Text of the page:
Now, it is important to remember that no one is suggesting literal strategies here. The hypothetical man does not at any point think “Gee, what could I do to keep my genes in the pool for a couple dozen generations?” Nor does the DNA plot or try to influence the man’s behavior. It is simply — according to the computer models — that natural selection, over the long term, favors decent behavior. So, people who are genetically or perhaps memetically predisposed toward decent behavior will end up with more descendants, and that characteristic will tend to become more common. The mutation that causes us to perceive right and wrong as real is reinforced over time.
There is a bit of a problem with this, in that there is no evidence that people have become or are becoming more decent, more cooperative, or more moral as time goes by. A characteristic which is adaptive, and which is selected for, is normally obvious to us because it increases. We do not usually come around to deciding it is adaptive by saying, “Hmm, what could be the point of a conscience? Maybe it could be adaptive, according to computer models. Let’s check.”
Even if we are prepared to say that groups of people have become less warlike and barbaric in their behavior, it is very hard to support a claim that we as individuals are more moral than the people of the past. We don’t even seem to have made any real changes in our concepts of morality, let alone in how well we follow through. An examination of history, literature, and religion will show us people who screw up in essentially the same ways people always have.
Kali Mama said that morality is necessary for social animals because it improves the success rate. Look at insects. And this is Dawkins’s position as well.
Insects do sometimes cooperate, and they do certainly behave like creatures who experience themselves only as genetic carriers. Their home lives are, for the most part, appalling, so they may not be good examples of moral sense. They do not seem even to feel pain, let alone compassion or the pricks of conscience.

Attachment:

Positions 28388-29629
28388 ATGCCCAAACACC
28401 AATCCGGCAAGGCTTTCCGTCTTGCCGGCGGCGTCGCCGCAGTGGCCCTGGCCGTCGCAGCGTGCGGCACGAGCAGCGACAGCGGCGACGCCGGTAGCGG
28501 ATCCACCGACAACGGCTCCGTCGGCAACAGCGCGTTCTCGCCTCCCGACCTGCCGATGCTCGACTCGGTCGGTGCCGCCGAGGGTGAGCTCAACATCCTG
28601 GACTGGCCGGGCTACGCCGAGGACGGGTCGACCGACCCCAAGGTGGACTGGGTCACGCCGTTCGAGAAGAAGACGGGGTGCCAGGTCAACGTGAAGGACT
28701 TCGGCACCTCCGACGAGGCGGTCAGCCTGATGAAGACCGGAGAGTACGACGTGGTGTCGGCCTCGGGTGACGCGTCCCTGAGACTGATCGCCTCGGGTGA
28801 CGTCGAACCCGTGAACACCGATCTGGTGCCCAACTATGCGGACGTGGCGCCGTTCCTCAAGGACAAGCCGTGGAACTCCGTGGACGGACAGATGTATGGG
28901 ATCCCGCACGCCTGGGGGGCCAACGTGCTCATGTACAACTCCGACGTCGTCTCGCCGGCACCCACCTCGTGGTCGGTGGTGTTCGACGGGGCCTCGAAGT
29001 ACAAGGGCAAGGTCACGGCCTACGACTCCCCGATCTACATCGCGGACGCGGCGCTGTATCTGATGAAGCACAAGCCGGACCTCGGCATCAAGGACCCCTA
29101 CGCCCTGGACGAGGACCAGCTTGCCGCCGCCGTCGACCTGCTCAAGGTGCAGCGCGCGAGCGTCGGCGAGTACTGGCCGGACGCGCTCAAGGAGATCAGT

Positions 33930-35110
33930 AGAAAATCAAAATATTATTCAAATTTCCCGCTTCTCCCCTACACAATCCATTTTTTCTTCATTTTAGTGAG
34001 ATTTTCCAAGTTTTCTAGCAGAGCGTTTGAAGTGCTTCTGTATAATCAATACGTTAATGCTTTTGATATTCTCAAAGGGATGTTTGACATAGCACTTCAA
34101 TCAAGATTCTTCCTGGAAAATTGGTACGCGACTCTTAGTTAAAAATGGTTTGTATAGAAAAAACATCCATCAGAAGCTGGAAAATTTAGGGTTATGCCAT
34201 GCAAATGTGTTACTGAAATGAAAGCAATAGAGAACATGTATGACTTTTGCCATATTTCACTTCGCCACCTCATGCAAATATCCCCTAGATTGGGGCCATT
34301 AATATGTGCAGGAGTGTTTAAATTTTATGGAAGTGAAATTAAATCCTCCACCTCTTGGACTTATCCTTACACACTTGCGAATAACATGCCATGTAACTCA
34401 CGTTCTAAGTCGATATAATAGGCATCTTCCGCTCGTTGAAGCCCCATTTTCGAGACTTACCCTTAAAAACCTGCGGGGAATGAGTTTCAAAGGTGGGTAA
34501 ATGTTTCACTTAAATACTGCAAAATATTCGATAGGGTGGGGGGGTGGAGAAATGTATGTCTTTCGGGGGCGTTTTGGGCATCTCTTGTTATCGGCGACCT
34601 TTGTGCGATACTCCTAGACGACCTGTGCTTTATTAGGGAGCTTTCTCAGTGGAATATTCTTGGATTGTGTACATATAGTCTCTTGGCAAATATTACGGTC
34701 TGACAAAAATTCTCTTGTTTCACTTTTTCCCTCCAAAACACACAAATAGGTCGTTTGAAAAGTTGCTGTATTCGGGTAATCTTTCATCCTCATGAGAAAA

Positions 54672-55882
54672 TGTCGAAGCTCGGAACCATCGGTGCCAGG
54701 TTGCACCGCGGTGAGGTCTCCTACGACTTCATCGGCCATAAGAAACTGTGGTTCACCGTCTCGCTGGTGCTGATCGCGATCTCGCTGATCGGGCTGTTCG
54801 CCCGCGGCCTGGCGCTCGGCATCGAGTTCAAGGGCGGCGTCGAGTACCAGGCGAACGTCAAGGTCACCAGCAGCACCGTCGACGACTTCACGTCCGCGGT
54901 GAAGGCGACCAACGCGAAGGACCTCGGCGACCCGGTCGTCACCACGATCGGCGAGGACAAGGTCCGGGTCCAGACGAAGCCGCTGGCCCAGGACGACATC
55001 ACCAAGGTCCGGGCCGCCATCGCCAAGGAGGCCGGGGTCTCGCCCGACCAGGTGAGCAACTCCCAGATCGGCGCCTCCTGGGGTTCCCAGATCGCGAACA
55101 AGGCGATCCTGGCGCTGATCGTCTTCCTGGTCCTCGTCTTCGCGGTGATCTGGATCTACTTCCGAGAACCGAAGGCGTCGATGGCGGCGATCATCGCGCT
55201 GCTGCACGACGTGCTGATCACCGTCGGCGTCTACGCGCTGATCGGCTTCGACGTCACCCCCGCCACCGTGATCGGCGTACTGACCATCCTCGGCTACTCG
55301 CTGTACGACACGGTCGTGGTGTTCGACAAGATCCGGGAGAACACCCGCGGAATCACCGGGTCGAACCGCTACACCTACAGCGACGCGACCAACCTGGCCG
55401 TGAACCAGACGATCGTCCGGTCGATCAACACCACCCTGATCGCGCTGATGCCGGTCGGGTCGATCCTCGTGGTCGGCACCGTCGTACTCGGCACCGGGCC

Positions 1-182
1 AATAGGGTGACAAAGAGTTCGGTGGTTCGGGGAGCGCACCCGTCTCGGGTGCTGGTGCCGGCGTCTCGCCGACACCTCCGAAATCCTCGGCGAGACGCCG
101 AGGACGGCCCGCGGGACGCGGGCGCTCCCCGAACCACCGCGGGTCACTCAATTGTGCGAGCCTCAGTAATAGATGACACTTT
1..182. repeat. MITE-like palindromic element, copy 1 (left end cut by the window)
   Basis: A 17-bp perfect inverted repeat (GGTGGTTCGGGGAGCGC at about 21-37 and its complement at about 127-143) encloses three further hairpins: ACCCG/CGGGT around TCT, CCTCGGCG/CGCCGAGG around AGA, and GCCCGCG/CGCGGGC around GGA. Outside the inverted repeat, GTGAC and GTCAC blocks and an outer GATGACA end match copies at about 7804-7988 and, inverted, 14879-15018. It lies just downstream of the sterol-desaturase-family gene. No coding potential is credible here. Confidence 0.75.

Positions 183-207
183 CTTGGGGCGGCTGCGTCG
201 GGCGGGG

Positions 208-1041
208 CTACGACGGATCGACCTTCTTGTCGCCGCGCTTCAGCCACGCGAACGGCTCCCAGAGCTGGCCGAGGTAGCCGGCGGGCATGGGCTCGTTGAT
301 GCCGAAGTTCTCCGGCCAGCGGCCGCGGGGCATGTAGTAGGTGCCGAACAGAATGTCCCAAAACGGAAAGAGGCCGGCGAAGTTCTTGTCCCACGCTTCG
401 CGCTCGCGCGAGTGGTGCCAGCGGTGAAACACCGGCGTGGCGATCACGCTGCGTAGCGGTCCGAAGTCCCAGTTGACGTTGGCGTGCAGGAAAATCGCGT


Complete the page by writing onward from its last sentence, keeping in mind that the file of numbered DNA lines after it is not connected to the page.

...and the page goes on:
But there are people who hold that thoughts and feelings are just by-products of physical processes, like digestion. We interpret them as having some kind of importance, because it is adaptive for us to be meaning-seeking creatures. Ants go about their tasks as though they were very important, even when they are in ant farms and doing nothing of any value (besides carrying DNA around in their cells). And we go around pondering truths as though that were very important.
Under this model, morality and religion are just like bile and lipids. We just have a biological quirk that makes us experience them as thoughts and feelings. It is this idea, I think, that creationists consider dangerous about evolution. We could decide that reproductive success is not important to us, and then there would be no reason at all for us to strive for moral behavior. We could just ignore the promptings of our consciences, just as I have learned to ignore the inaccurate danger signals sent to me by my phobic reactions to things. “Ah,” we would tell ourselves, “those are just by-products of brain functions. Total amorality for me!”
It is hard for me to imagine any rational person stepping from an acceptance of evolution, even of natural selection as a force for altruism, to a decision to become depraved. However, the rationality which I cherish could itself be nothing more than a by-product of a purely physical function. In which case the entire question is no more than a means of amusing myself while I re-knit the newsboy cap.
Hey — I have come back because I just read sighkey’s comment, and I want to change “by-products of brain functions” to “epiphenomena of biochemistry.” It sounds much cooler. It would be dishonest for me to actually change it, so just read it that way in your head, okay?